Since the 100,000 mile maintenance is the largest and most in-depth of all of the maintenance intervals, it is also the most expensive. Still though, paying for maintenance will save you a lot of money and headaches in the long run. If you have an interference engine did you know that repairing one damaged from a broken timing belt could cost you upwards of $3,000 to repair? Given that proposition, getting the maintenance will sound like a good deal. The chart below outlines the typical costs of many of the items that need to be maintained at the 100,000 mile mark.

DIY Cost
Mechanic Cost
Oil Change
Coolant Flush
Transmission Fluid
Brake Fluid
Power Steering Fluid
Serpentine Belts
Timing Belt & Water Pump
Brake Pads/Shoes
Fuel Filter
Air Filter
PCV Valve
Spark Plugs
$0 (if you have the tools)
Lubricate Chassis, etc

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Comments 37 comments

Pcunix profile image

Pcunix 4 years ago from SE MA

Would you believe that we got new brakes for the first time at 91,000 miles?

Yes, that astonished us and the dealership!

hardlymoving profile image

hardlymoving 4 years ago from Memphis, TN

Regardless of what you've mentioned, the other components that could fail include the: A/C compressor, starter motor, alternator, vacuum lines and air hoses, worn wheel bearings, brake rotors and master cylinder, cv axle shafts, tire rod ends, ball joints, suspension struts, dash bulbs, window regulators, clogged throttle body, sway bar links and bushings, etc. If the owner gets hit with 2 or more of any combination of these repair items in a matter of a few weeks, they usually start thinking about selling the car.

SallyTX profile image

SallyTX 4 years ago from Only In Texas!

What a great, informative HUB! Thanks! Voted up and useful! ;D

CWanamaker profile image

CWanamaker 4 years ago from Arizona Author

Pcunix - That is pretty amazing! I wish I could make mine last that long.

CWanamaker profile image

CWanamaker 4 years ago from Arizona Author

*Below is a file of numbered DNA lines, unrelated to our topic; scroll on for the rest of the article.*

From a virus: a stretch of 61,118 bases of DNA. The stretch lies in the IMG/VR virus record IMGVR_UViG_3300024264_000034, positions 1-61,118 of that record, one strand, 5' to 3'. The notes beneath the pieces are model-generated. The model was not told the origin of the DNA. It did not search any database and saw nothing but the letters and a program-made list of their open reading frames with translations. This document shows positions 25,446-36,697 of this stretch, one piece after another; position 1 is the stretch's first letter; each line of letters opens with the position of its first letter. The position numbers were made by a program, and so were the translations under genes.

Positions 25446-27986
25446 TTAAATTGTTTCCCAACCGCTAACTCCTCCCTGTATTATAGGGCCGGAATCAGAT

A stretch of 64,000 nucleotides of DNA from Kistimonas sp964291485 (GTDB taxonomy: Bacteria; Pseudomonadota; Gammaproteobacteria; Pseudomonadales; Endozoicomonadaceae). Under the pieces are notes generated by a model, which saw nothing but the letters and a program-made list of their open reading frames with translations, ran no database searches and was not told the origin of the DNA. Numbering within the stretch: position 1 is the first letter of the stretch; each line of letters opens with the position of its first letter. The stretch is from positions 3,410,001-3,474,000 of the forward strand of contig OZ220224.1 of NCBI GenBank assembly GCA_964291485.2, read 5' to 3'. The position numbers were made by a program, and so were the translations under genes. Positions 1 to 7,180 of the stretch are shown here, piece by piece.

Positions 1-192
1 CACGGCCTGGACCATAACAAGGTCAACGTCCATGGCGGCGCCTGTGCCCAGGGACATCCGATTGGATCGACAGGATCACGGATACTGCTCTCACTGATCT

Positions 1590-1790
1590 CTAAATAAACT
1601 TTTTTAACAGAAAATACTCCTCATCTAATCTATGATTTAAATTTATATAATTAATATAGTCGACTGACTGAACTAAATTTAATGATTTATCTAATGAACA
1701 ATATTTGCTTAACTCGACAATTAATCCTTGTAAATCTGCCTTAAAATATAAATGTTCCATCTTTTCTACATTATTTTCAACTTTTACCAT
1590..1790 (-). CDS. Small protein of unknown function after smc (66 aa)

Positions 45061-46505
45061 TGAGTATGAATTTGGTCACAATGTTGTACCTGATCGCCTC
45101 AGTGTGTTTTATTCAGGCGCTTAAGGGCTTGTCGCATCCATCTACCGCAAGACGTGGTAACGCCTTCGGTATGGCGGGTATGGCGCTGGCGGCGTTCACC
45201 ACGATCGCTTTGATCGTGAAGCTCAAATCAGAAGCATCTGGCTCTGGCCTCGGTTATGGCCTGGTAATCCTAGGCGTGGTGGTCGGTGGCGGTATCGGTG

hardlymoving - Yes there are a host of things that can fail at almost anytime. The only thing we can do as car owners is to do all of the preventative maintenance items when they are needed. Preventive maintenance will greatly reduce the likelihood that something (or anything for that matter) will fail. If properly maintained, most cars manufactured since the early 1990s should easily last longer than 200,000 miles.

CWanamaker profile image

CWanamaker 4 years ago from Arizona Author

SallyTX - Thank you! I am planning on performing the 100k maintenance on my Honda this weekend and decided to turn my notes into a hub.

alanfish91 profile image

alanfish91 4 years ago from Greenfield, Massachusetts

I agree with this hub! Haha. I am a mechanic, and I am frequently seeing people neglect their car's maintenance. I makes me sad. They often are concerned, with the cost of the work, but it's usually going to cost a lot more to repair or replace something than to just try to keep it working through care and maintenance.

CWanamaker profile image

CWanamaker 4 years ago from Arizona Author

alanfish91 - I just finished the 100,000 mile maintenance on my Honda Civic. I did most of the work myself and only spent around 500 dollars. I feel great knowing that the maintenance is done. I feel confident and safe when driving the car because I know that it will last for years to come. Even though the maintenance was a little pricey, it was well worth it for my peace of mind.

cheapinsurancepg profile image

cheapinsurancepg 4 years ago from Spokane, WA

My Honda Pilot crossed over the 130,000 mark last week. I bought it when it just went over 100,000 and I broke a piston on it right then, so I actually did all the work my self to replace the piston and 2 valves. The timing belt was already new on it so I assume it went through the 100,000 mile maintenance before me. Doing the "heart surgery" on my car my self was scary but now 30,000 miles later I am pretty confident that I did a good job as it's lasted this long.

Glenn Stok profile image

Glenn Stok 4 years ago from Long Island, NY

I have well over 100,000 on my Honda. I just had new spark plugs put in but I've been holding off on changing the timing belt. My 1998 4-cylinder has an interference engine (as is all prior to 2003), so I know I'm asking for trouble. Thanks for the reminder, and thanks for the suggestion to include the water pump when I have it done. I'm going to put priority on this now. Voted up and useful.

alhougani ahmed 4 years ago

thanks a lot

Entourage_007 profile image

Entourage_007 4 years ago from Santa Barbara, CA

Great article, do all cars have timing belts... I have heard that they are very expensive to replace.... I have a BMW - just wondering if it has a timing belt and if they need to be replaced as often as other cars. If it helps - my bmw is a 2001 with 97,000 miles - the engine is an inline 6 cylinder 3.0 liter.